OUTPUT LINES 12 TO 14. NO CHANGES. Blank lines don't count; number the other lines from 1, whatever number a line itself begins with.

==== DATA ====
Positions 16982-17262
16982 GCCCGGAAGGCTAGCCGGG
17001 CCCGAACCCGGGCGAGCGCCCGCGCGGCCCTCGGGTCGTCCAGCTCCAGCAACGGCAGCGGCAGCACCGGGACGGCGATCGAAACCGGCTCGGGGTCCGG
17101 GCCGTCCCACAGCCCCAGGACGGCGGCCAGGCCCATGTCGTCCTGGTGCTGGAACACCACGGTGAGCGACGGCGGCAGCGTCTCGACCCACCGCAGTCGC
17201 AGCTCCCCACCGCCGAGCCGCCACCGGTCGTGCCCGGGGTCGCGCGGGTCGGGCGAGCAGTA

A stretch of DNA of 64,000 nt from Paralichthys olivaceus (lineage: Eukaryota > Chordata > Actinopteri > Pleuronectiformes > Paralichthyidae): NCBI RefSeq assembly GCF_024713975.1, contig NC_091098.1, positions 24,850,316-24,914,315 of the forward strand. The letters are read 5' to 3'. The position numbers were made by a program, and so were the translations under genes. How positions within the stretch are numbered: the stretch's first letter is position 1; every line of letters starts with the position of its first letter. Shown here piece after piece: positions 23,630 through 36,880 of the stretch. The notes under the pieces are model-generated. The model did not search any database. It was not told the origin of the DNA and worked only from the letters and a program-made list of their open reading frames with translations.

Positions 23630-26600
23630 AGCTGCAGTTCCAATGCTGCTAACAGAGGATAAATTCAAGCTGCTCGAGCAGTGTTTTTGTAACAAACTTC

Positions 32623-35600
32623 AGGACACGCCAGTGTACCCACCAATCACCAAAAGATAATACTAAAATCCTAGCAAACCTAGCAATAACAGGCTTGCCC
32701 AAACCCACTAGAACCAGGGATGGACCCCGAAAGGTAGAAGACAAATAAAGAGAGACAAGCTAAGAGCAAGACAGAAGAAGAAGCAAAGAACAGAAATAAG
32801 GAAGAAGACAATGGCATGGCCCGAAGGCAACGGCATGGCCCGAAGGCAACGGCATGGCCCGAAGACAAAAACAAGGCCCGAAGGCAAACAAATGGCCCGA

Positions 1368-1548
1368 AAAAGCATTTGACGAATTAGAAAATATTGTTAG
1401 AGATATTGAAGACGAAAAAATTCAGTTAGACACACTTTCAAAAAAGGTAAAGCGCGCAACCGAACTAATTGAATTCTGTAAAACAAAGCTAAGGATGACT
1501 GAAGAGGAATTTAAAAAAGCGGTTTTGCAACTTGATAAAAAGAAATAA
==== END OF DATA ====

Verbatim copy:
32801 GAAGAAGACAATGGCATGGCCCGAAGGCAACGGCATGGCCCGAAGGCAACGGCATGGCCCGAAGACAAAAACAAGGCCCGAAGGCAAACAAATGGCCCGA

Positions 1368-1548
1368 AAAAGCATTTGACGAATTAGAAAATATTGTTAG